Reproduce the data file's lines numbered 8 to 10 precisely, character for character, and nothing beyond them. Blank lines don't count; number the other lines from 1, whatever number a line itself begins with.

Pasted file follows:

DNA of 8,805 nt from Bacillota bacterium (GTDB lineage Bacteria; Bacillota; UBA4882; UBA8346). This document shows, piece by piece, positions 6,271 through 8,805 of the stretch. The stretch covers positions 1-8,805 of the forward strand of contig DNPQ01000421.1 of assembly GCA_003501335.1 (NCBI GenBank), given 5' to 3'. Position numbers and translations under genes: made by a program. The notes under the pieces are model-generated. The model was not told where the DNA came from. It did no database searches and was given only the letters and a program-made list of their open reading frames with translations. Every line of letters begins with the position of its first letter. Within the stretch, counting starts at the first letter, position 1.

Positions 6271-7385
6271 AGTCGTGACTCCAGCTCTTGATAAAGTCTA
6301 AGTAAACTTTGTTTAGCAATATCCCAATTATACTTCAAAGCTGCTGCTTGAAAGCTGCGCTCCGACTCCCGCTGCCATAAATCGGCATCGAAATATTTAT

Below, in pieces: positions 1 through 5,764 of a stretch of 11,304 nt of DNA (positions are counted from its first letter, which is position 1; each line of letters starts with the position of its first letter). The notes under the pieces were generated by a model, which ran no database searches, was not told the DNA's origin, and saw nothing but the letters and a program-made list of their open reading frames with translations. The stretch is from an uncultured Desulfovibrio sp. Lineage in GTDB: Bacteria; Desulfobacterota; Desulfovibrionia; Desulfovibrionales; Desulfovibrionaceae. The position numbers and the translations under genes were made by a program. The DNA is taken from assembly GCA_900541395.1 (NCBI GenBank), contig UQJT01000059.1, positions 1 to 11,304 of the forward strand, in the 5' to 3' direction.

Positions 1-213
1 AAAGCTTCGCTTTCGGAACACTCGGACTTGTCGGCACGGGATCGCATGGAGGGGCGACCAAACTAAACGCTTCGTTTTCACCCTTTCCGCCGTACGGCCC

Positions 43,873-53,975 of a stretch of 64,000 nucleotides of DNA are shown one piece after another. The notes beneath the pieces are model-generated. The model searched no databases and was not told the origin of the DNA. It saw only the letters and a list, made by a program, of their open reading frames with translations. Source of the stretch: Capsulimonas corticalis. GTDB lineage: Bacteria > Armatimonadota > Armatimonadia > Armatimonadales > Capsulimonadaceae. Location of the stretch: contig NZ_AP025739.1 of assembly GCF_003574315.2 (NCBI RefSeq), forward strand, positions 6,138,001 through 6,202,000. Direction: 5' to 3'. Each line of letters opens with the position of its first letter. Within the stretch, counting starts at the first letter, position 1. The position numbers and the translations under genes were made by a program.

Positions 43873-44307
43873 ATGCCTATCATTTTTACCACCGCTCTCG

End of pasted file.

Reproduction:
Positions 43,873-53,975 of a stretch of 64,000 nucleotides of DNA are shown one piece after another. The notes beneath the pieces are model-generated. The model searched no databases and was not told the origin of the DNA. It saw only the letters and a list, made by a program, of their open reading frames with translations. Source of the stretch: Capsulimonas corticalis. GTDB lineage: Bacteria > Armatimonadota > Armatimonadia > Armatimonadales > Capsulimonadaceae. Location of the stretch: contig NZ_AP025739.1 of assembly GCF_003574315.2 (NCBI RefSeq), forward strand, positions 6,138,001 through 6,202,000. Direction: 5' to 3'. Each line of letters opens with the position of its first letter. Within the stretch, counting starts at the first letter, position 1. The position numbers and the translations under genes were made by a program.

Positions 43873-44307
43873 ATGCCTATCATTTTTACCACCGCTCTCG